What a nice surprise tonight to see a major article at Computerworld that focuses on network upgrades and access at Armstrong Atlantic State University (where I teach English and journalism courses): Forecast 2014: Boost your mobile bandwidth.
From the piece:
When Robert Howard first took over as CIO at Armstrong Atlantic State University in Savannah, Ga., last year, there was little doubt of his mandate.
“Wireless connectivity and general bandwidth issues were a point of concern among students,” Howard says. And that concern was warranted — the university’s bring-your-own-device policy had sparked a 250% increase in the number of devices attaching to the network in the previous 12 months.
Wireless access points, core switches, network pipes and Internet connections all had become choke points, according to Howard. The network simply had to be unclogged because the university used mobile access to attract students, faculty and staff, and because it had plans to shift key applications — including its email, ERP and learning management systems — to the cloud to save money and foster business continuity.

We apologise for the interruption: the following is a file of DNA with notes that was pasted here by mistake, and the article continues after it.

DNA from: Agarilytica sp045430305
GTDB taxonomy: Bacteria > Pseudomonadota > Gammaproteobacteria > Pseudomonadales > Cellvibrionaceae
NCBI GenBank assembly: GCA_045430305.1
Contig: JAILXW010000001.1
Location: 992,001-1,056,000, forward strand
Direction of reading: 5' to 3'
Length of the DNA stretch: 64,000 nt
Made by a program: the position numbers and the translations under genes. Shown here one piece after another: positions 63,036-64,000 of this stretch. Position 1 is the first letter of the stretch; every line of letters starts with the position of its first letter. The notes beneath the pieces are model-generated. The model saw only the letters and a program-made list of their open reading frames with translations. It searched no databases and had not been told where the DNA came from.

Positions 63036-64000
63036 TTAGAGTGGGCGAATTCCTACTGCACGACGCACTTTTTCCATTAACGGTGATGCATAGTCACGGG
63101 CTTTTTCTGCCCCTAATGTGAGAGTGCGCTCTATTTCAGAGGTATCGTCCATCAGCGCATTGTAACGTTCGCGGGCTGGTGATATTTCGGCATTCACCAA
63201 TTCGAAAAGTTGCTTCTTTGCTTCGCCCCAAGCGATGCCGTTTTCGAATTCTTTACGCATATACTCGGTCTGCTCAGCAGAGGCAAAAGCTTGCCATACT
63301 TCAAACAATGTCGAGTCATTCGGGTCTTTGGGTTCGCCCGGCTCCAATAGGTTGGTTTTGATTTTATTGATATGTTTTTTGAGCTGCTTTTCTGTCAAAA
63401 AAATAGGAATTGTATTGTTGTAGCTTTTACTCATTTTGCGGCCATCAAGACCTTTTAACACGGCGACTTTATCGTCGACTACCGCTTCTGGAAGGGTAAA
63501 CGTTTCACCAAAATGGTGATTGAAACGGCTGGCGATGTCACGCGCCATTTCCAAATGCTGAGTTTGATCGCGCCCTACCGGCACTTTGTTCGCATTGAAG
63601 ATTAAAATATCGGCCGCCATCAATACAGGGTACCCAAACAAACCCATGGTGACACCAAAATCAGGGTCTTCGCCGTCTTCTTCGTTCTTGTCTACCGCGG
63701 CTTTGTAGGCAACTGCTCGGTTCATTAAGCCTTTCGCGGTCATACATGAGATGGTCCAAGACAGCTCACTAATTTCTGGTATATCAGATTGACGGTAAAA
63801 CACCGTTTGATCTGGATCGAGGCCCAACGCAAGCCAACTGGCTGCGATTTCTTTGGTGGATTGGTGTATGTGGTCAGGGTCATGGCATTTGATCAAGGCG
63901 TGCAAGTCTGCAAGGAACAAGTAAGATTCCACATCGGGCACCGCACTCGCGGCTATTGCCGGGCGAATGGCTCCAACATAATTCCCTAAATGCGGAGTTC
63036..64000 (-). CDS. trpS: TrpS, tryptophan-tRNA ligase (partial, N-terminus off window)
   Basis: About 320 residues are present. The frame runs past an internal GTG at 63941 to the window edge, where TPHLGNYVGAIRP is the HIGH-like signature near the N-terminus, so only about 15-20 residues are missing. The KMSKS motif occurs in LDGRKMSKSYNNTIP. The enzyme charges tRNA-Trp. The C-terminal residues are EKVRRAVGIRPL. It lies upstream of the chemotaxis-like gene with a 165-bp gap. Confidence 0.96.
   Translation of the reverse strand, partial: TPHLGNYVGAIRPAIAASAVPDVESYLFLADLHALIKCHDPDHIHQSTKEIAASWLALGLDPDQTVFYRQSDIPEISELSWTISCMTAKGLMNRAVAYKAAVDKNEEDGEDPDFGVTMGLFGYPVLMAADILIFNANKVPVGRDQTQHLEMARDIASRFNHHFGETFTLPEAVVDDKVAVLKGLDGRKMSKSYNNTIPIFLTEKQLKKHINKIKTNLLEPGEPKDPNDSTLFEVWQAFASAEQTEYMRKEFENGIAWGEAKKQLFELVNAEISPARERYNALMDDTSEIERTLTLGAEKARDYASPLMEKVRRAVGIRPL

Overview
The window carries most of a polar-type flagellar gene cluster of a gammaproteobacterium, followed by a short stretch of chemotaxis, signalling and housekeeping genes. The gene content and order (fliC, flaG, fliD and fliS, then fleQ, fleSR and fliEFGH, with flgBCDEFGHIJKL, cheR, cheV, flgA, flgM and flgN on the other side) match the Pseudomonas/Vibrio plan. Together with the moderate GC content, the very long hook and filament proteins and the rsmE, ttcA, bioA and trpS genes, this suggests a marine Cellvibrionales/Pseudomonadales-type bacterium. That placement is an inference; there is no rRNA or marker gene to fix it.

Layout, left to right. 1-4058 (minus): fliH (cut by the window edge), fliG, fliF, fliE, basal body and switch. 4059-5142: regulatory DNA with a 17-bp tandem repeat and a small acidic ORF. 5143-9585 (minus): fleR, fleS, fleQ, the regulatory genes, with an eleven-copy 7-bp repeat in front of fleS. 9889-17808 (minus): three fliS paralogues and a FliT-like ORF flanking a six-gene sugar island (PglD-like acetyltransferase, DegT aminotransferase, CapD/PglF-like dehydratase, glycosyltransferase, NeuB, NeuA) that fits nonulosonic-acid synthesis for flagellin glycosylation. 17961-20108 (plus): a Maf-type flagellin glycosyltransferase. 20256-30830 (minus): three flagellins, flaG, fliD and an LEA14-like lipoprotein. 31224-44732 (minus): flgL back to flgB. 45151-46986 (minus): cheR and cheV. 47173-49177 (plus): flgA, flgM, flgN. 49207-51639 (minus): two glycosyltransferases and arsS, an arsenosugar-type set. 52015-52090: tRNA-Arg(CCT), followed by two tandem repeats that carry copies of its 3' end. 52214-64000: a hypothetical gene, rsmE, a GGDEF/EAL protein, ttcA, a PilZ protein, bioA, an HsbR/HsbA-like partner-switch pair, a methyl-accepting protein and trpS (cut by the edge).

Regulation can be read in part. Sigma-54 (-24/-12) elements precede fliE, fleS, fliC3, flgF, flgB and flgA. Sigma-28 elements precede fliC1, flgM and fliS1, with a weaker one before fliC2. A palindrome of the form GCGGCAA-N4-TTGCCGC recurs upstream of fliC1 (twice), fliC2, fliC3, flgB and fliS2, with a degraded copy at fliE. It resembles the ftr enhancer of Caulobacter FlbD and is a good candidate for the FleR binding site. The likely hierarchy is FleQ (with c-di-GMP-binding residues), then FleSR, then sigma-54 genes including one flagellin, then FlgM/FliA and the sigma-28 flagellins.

The Armstrong team couldn’t continue with stopgap measures such as adding new access points whenever the switches and pipes behind them were at capacity. “We had to stop trying to do the math to make the old network work and start at architectural ground zero on a new one. Unless we removed the bottlenecks, [the university’s mission] was going to suffer,” Howard says.
And that’s just the first four paragraphs of an article that spans five webpages — the first two pages return again and again to the upgrades at Armstrong.
It seems like many Savannahians still think of Armstrong as that quiet commuter school way out there on the Southside, but it’s a buzzing hub of activity — social, cultural, artistic, scientific — with over 1,500 students living on campus.
According to Alexa, Computerworld is among the 5,000 most popular sites on the world wide web, and among the 2,000 most popular sites in the U.S.
Here at Savannah Unplugged, we’re satisfied just to be the 3,241,117th most popular site on the web.